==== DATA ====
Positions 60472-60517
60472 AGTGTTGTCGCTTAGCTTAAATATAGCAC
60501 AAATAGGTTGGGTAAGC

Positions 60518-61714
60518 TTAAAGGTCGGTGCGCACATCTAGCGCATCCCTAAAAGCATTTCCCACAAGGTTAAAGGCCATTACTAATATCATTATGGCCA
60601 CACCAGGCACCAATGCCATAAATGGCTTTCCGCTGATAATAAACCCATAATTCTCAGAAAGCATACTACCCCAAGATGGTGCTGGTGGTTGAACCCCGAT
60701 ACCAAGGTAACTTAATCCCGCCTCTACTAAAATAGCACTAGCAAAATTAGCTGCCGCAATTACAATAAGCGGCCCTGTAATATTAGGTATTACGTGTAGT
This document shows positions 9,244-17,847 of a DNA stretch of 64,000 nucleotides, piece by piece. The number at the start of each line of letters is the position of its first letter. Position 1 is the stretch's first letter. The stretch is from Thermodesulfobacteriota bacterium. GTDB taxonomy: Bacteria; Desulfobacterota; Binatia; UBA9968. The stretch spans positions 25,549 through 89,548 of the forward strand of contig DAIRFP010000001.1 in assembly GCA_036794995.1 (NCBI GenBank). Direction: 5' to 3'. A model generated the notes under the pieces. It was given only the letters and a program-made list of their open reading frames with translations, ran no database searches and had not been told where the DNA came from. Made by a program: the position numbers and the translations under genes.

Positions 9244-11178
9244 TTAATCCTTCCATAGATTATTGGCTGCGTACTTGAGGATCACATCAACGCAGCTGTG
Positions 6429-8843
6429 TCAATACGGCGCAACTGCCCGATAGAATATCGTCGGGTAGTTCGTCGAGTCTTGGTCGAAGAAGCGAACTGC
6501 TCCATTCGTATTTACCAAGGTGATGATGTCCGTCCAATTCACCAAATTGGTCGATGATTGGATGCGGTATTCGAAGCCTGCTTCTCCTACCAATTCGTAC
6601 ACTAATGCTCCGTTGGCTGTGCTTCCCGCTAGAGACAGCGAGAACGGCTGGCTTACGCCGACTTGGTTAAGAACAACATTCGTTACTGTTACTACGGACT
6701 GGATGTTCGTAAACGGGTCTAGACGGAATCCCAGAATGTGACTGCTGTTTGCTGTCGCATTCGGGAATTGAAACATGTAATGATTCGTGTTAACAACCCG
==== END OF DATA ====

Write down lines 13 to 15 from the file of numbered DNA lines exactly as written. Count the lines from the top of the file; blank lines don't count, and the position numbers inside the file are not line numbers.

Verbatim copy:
6501 TCCATTCGTATTTACCAAGGTGATGATGTCCGTCCAATTCACCAAATTGGTCGATGATTGGATGCGGTATTCGAAGCCTGCTTCTCCTACCAATTCGTAC
6601 ACTAATGCTCCGTTGGCTGTGCTTCCCGCTAGAGACAGCGAGAACGGCTGGCTTACGCCGACTTGGTTAAGAACAACATTCGTTACTGTTACTACGGACT
6701 GGATGTTCGTAAACGGGTCTAGACGGAATCCCAGAATGTGACTGCTGTTTGCTGTCGCATTCGGGAATTGAAACATGTAATGATTCGTGTTAACAACCCG